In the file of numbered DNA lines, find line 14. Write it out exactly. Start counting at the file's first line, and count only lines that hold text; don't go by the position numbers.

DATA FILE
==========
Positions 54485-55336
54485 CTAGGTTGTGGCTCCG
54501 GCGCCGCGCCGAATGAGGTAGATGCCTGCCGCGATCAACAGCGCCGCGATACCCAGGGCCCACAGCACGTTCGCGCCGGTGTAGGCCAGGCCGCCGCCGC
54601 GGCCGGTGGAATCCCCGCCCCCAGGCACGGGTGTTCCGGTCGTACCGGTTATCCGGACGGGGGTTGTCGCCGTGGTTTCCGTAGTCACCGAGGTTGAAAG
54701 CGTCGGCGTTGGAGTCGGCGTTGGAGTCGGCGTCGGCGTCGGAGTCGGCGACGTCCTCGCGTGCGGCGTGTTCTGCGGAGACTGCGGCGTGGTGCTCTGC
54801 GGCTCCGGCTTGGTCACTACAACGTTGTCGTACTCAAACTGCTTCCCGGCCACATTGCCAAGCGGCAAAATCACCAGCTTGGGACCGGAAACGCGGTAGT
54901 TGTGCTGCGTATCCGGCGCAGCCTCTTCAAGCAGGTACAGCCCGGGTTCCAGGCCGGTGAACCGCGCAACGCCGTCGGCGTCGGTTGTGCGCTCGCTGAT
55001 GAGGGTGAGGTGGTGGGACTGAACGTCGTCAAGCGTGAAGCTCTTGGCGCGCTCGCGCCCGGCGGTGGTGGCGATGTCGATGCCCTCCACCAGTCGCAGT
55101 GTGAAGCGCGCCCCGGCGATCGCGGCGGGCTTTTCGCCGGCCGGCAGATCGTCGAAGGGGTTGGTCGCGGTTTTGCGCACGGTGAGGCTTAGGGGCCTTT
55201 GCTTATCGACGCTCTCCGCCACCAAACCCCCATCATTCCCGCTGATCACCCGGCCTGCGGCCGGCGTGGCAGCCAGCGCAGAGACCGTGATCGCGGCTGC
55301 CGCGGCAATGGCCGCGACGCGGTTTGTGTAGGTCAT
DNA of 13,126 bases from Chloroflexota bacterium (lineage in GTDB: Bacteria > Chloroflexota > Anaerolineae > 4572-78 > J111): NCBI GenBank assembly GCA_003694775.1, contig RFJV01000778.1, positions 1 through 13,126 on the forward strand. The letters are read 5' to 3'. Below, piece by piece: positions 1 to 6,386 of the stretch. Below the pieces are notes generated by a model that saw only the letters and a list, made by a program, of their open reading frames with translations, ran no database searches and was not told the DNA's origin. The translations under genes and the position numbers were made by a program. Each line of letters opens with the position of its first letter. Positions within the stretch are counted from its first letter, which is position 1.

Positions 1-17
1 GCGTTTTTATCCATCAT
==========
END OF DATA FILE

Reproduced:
1 GCGTTTTTATCCATCAT